Situations where the observed response for each individual under study is either an exact survival time or a censoring time are common in practice. Other situations, however, can occur, and amongst them we find the longitudinal studies, where the individuals are followed for a pre-fixed time period or visited periodically for a fixed number of times. In this context, the time until the occurrence of the event of interest for each individual is only known (whenever it occurs) to be within the interval between visits, i.e., between the visit in time and the visit in time. Note that in such studies, the survival times are no longer known exactly. It is only known that the event of interest has occurred within the interval with. Furthermore, note that if the event occurs exactly at the moment of a visit, which is very improbable but can happen, then we have an exact survival time. In this case it is assumed that.

On the other hand, it is known for the individuals with right censoring that the event of interest did not occur until the last visit but it can happen at any time from that moment on. We therefore assumed in this case that can occur within the interval  with being equal to the period of time from the beginning of the study until the last visit and.

Similarly, it is known for the individuals that are left censored, that the event of interest has occurred before the first visit and, hence, we assume that falls in the interval with representing the beginning of the study and is the period of time from the beginning of the study until the first visit.

Note from what we have presented so far that exact survival times as well as right and left censored data, are all special cases of interval survival data with for exact times, for right censoring and  for left censoring. We can therefore state that interval survival data generalize any situation with combinations of survival times (exact or interval) and right and left censoring that can occur in survival studies.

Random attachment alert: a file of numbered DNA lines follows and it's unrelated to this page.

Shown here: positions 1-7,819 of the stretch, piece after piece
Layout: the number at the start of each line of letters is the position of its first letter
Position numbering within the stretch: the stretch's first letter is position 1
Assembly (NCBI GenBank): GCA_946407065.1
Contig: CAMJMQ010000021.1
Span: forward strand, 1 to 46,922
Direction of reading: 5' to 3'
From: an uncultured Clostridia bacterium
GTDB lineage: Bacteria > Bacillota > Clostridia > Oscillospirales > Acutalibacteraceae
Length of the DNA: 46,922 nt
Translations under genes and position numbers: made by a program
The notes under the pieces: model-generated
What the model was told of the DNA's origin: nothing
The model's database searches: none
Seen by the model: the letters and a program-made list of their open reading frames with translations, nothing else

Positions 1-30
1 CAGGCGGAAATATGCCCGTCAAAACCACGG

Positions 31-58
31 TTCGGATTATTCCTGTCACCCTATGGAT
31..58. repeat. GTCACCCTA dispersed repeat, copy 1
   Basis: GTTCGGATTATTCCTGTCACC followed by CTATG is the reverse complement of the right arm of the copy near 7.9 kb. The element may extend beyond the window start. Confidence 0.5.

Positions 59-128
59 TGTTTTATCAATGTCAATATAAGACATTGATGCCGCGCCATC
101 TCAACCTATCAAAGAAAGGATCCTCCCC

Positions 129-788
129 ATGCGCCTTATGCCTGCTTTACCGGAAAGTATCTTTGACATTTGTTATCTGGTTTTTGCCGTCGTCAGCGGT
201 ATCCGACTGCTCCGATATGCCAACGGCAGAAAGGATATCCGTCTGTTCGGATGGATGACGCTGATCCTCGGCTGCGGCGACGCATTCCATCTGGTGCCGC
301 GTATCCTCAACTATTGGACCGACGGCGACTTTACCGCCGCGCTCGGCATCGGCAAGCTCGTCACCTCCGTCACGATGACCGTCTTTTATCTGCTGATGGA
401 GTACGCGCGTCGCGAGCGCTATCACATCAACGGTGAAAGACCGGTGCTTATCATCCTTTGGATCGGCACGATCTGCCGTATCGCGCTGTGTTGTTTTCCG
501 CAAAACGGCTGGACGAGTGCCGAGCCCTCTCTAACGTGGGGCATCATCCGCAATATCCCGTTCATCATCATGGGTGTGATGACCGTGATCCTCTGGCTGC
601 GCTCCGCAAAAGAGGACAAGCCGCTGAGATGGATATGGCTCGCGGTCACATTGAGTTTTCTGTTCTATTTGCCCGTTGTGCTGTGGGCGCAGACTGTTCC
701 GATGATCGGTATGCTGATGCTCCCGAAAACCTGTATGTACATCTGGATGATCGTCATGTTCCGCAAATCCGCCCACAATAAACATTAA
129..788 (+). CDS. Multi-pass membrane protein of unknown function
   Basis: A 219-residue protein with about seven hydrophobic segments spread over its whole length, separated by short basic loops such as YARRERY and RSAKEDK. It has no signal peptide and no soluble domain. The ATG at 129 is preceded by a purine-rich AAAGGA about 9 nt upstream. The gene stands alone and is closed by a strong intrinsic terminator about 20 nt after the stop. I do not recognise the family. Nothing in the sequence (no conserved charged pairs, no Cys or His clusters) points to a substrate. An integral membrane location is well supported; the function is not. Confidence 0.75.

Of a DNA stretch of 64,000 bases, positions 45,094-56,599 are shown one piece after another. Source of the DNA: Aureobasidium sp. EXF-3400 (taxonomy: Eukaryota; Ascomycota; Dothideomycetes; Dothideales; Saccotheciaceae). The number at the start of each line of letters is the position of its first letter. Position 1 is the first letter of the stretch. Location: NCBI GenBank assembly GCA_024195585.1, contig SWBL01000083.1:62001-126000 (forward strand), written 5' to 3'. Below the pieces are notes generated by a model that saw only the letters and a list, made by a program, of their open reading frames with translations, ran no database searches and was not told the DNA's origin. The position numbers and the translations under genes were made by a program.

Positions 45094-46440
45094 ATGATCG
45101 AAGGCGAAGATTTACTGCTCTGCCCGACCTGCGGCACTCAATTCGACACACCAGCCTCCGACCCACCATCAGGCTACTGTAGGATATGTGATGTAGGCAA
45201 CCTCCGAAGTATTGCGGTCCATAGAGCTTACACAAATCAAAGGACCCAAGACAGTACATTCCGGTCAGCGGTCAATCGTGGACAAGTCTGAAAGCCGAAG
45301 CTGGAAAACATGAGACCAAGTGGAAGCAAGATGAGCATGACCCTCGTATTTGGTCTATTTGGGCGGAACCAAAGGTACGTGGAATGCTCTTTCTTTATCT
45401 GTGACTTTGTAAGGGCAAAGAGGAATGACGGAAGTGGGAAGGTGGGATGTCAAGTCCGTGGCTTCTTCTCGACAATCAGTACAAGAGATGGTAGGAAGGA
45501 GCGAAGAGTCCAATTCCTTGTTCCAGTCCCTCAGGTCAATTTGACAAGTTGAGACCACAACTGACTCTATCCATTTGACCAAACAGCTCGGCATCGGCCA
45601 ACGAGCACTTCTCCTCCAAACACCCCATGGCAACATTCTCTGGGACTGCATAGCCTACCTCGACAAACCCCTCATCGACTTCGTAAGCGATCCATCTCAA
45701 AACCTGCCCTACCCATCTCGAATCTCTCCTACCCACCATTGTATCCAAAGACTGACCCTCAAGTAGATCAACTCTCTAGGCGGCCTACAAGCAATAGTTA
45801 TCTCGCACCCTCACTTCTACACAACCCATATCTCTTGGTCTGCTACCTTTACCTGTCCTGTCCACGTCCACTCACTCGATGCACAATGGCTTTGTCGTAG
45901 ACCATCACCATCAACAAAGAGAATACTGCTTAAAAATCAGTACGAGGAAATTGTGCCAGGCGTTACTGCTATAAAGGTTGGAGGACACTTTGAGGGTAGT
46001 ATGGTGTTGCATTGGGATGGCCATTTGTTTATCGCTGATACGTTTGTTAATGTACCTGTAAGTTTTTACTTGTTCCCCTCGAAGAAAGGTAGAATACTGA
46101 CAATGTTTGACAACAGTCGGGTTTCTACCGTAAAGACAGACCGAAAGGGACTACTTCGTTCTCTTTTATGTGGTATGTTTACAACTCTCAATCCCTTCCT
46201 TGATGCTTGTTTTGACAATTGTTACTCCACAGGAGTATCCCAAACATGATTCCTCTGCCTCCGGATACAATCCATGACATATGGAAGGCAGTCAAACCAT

As usual in the analysis of non-interval survival data, it is also of interest to estimate the survival function and to assess the importance of potential prognostic factors. Few statistical software allow for such data, and for this reason a common practice amongst data analysts is to assume that the event occurring within the interval has occurred either at the upper/lower limit of the interval or, at the middle point of each interval. Rucker and Messerer [15], Odell et al. [7] and Dorey et al. [16] stated that assuming interval survival times as exact times can lead to biased estimates as well as results and conclusions that were not fully reliable. In this work we describe a nonparametric procedure for estimation of the survival function for interval survival data.

Peto [5] was the first to propose a non-parametric method for estimating the survival distribution based on interval-censored data. Turnbull [8] derived the same estimator, but used a different approach in estimation. Suppose, the survival times for n patients, are independent random variables with right continuous survival function. If are not observed directly, but instead are known to lie in the interval, then the likelihood for the n observations is,

. (2.9)

By, we mean

(2.10)

which may be different from, since is left continuous. It is important to note that different authors vary in their conventions regarding definition of the censoring interval. The Convention of Peto [5] and Turnbull [8] who assumed a closed interval, , was followed. This definition facilitates the accommodation of observations that are known exactly, that is, , but necessitates the use of the notation in above Equation (2.9) to allow a non-zero contribution to the likelihood for these observations. Finkelstein [4] assumed semiclosed censoring intervals, which need to add the convention that the likelihood contribution for any observation with an exact failure time, , is. Good arguments against almost any convention can be made for defining the censoring intervals. In practice, the choice will have little impact and all reasonable conventions can be adopted.

Turnbull [8] derived the same estimator using an iterative self-consistency algorithm, described below. Gentleman and Geyer [17] showed that this self-consistent estimator is not always the maximum likelihood estimator (MLE), and that the MLE is not necessarily unique and discuss conditions under which this can be determined.

Since the observed event times are known to occur only within potentially overlapping intervals, the survival curve can only jump within so-called equivalence sets, , where. The curve between and is flat. The estimate of is unique only up to these equivalence classes; any function that jumps the appropriate amount within the equivalence class will yield the same likelihood.

An analog of the Product-Limit estimator of the survival function for interval-censored data is presented in this section. This estimator, which has no closed form, is based on an iterative procedure and has been suggested by Turnbull [8].